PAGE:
NEPA gives bird hunters nod to shoot white-tailed deer
The National Environment and Planning Agency (NEPA) last Friday gave the green light to game bird hunters to legally hunt the white-tailed deer that is wreaking havoc on crops in Portland and elsewhere.
The agency used a forum at the Knutsford Court Hotel, St Andrew, to also enlist the help of hunters in culling this invasive species during the 2018 game bird hunting season from Saturday, August 18 to Sunday, September 23. It also wants their help in gathering data on the animal.
However, Damion Whyte, a member of the Invasive Alien Species Working Group, urged the hunters to be cautious in how they try to help in this national cause. He advised that even if the deer are located in a designated protected area such as game reserves, game sanctuaries or forest reserves, shooting them would attract the maximum fine of $100,000 or a 12-month prison sentence, upon conviction in a Parish Court.
The Wild Life Protection Act forbids "... the use or possession of any dog, gun, catapult or any weapon which could be used to hunt any animals or bird". So while NEPA will not be regulating deer hunting and has given permission, it advises that hunters stay well within the law.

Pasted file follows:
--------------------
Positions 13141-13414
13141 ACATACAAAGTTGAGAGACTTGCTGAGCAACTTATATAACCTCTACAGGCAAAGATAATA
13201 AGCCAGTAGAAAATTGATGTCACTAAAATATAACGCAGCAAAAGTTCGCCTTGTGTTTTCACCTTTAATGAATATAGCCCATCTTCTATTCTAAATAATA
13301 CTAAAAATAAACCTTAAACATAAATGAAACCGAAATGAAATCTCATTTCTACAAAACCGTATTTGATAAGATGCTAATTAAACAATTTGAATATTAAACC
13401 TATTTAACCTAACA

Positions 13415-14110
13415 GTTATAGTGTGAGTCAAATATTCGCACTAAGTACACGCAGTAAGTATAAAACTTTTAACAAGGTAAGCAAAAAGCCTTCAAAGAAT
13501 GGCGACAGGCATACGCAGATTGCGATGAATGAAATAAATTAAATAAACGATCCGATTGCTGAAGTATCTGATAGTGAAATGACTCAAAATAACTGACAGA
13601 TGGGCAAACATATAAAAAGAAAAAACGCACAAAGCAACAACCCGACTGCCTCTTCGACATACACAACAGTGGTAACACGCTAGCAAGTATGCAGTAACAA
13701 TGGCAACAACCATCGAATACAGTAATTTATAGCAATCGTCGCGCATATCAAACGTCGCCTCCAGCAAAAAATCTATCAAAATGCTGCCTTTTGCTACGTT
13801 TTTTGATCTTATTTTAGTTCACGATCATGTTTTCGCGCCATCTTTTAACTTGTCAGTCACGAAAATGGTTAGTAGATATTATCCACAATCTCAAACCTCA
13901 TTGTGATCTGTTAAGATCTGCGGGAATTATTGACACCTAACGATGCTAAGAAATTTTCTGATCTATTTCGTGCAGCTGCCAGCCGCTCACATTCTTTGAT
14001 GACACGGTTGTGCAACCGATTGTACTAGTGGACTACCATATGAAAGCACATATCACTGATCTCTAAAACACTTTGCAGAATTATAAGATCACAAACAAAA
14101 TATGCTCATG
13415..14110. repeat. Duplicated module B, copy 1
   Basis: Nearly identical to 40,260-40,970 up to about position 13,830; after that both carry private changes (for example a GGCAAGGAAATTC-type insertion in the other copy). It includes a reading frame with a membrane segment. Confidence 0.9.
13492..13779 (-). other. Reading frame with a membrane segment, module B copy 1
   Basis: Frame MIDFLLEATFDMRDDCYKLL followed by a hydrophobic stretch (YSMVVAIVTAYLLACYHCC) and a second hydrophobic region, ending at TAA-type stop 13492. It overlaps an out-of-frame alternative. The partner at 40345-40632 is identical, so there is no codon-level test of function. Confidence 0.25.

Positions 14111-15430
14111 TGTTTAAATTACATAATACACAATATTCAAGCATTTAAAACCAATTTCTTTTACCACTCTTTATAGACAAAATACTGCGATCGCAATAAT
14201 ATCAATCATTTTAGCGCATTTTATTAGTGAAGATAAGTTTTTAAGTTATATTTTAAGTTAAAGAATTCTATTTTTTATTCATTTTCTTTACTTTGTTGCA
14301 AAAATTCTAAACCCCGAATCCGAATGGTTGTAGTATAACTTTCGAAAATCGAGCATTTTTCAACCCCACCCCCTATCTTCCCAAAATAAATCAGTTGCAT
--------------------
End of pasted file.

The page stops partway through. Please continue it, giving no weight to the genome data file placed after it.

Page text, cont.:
"Currently, there is no law in Jamaica stopping a hunter from hunting the deer. It's not a protected species, it's an invasive. However, what we're trying to tell the hunters is that sometimes the deer go in the protected areas and the current Wild Life Act stops a hunter from going there. You can't trap, you can't go in there with a firearm, so that's a problem that we're having," Whyte told The Gleaner.
He explained that NEPA is looking to address this with a special amendment, as it did in addressing the invasion of Jamaican waters by another invasive species, the lionfish some years ago. Fishing in marine sanctuaries is illegal, but the agency did amend the legislation to facilitate supervised culling of lionfish in the sanctuaries. The lionfish population has been brought under control.
While admitting that the deer population is estimated to be in the thousands, Whyte asked hunters to provide relevant details of their kills.
"We need to know where you see the deer and we know some people have them as pets. If you see that, tell us. If you see it in the wild, if you hunt, where you hunt it, male or female, and we need the dates," he appealed.
Whyte also appealed to hunters to collaborate with farmers who have been affected by the herbivore raiding their domestic crops, especially carrot and pumpkin, to reduce the risks of accidentals.
"We are asking the hunters to do everything to make sure it's safe when they are hunting the deer. We don't want them to shoot a farmer in the bush, but other than that, everything is okay, and currently some of the farmers in the communities have become guides. So it's kinda producing a job for the farmers who act as tour guides and carry the hunters where they can shoot," said Whyte.